“Two hundred or 300 years ago in Brooklyn, this is what you would have been drinking,” explains Rob Hendrickson to a group at Brooklyn Cider House in Bushwick as he opens a tap.
Armed with fun facts—the wooden barrels contain cider from about 83,000 apples— and nicknames for the various raw ciders—you may start with the Goldilocks, a bright cider with lots of acid— the team of guides leads groups through a four-course meal with a cider catch between each course. The cider catch includes a Basque-style cider which is poured straight from the barrel to your glass. Known as “txotx” to the Basque people of northeastern Spain, this method of pouring from height makes the cider bubblier as it hits the glass and yes, spills are common. Over the course of several hours, and multiple rounds of catching, the guides leave guests satisfied and curious for more.
Cider has an association with the colder months of the fall, and the best cider according to a founder Susan Yi, who used to be an English teacher in her former life, is made from the freshest apples possible, rather than ones that wait for months in cold storage.
The apples are harvested between September and November and the cider starts fermenting immediately. Brooklyn Cider House owns an orchard and tasting room near New Paltz which grows both cider apples and sweet eating apples for snacking. The raw cider is made in Brooklyn and the other varieties are made on the farm.
However, in the Basque region of Spain that inspired Brooklyn Cider House, cider is considered more of a refreshment, than a heavy drink, making it perfect for summer. To give an example of volume, Susan compared Basque cider drinking habits to American Coca Cola or Sprite consumption. cider is something delicious to sip all day without getting too full or, well, drunk.
Another reason to consider cider in summer is how well it goes with food. The ciders at Brooklyn Cider House have no residual sugar. Even the Kinda Dry, the sweetest offering, is nothing like canned ciders you drank at college tailgates. They’re acidic and bright, almost like a dry white wine, and can stand up to spicy foods, grilled meats, and salty snacks.
Brooklyn Cider House, which opened in December 2017, is the product of a brother-sister team and a third co-founder. After a visit to a cider house in the Basque country, wine importer Peter Yi decided he needed to bring the experience to the U.S, specifically to Brooklyn.
Their cider uses bittersweet and bittersharp apples, two varieties that are hard to find even in New York State. The siblings grew up in Brooklyn and saw a natural fit for a “niche version of a niche beverage,” as Susan put it, in the creative community of Bushwick, where customers already had an interest in raw and natural foods like kombucha and natural wines.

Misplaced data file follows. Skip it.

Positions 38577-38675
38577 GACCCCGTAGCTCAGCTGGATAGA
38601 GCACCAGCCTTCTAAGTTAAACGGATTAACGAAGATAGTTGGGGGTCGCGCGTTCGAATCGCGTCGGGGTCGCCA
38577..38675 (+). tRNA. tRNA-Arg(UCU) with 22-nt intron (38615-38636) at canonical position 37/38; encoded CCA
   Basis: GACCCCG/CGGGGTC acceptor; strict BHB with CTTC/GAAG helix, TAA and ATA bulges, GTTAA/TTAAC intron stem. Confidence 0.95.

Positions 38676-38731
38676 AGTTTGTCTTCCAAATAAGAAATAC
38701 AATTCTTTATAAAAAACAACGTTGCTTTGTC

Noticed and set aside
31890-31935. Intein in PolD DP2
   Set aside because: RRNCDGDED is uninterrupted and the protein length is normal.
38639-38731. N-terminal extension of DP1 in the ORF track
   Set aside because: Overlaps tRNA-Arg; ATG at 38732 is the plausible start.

Their 12,000-foot space includes a dining room, where guests eat a four course Basque meal interspersed with cider catching, a climate controlled room, where raw cider ferments in vats, and a spacious bar with ciders and other local beers on tap. The ciders flow alongside a global menu which features also Korean dishes, Spanish tapas-like dishes, insanely crisp yuca fries and tacos from their Mexican sous chef, and classic burgers.
The space is lighthearted but it’s also the epicenter of a serious education program, in which the staff and owners are teaching guests about a type of cider they’ve likely never tried. It’s lightly aerated from the catching, not sweet, and each batch tastes a bit different, like different vintages of the same wine.
Building the space took over two and a half years, and there’s still work going on. A collection of murals by street artists that Susan finds on Instagram is growing, and the high ceilings give the space a a gallery feel. Incorporating apples in the mural is strictly optional.
While Basque cider houses are the main source of inspiration for Brooklyn Cider House, they’re not striving for a replica, and their main source of inspiration is the community of Bushwick. In the first year, the team worked with a consultant from Spain, but now they’re forging their own path, focusing on the less traditional raw cider program, experimenting with aging cider and building out the space.
As Hendrickson explained, cider used to be this country’s most popular drink. During Prohibition, orchards were burned by the FBI and groups of activists. After Prohibition was repealed, alcohol production shifted to beer and distilled spirits, which could be made more quickly. Apple trees take five to seven years to bear fruit. It’s a long game, and one Brooklyn Cider House is committed to playing.
Cider catching is usually only available to dinner guests, but this Mother’s Day, it will be a $9 add on to a special $30 prix fixe brunch. Ciders are available to go in $10 750ml bottles, perfect for a group. Look for Brooklyn Cider House products on Fresh Direct, at Whole Foods in Park Slope, Gowanus, and Williamsburg, as well as on tap at many local bars, like The Well and KCBC.
Stop by the bar to try a $9 cider flight (ask for half sour and half raw) and don’t skip the yuca fries. You won’t need ketchup. Bar food ranges from $7 to $17 and the four-course prix fixe meal is $49 ($43 for vegetarians) and includes cider catching. Reservations are required for dinner.
Brooklyn Cider House
Bar and cider house with a Basque-style as well as international cuisine.
1100 Flushing Ave, Brooklyn, NY 11237
Mon: closed; Tue: 5 p.m.– 12 a.m.; Wed:5 p.m.-12 a.m.; Thur: 5 p.m. – 12 a.m.; Fri: 5 p.m.– 1 a.m.; Sat 11 a.m. – 1 a.m.; Sun 11 a.m. – 12 a.m.
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Cover photo: Abigail Koffler/Bushwick Daily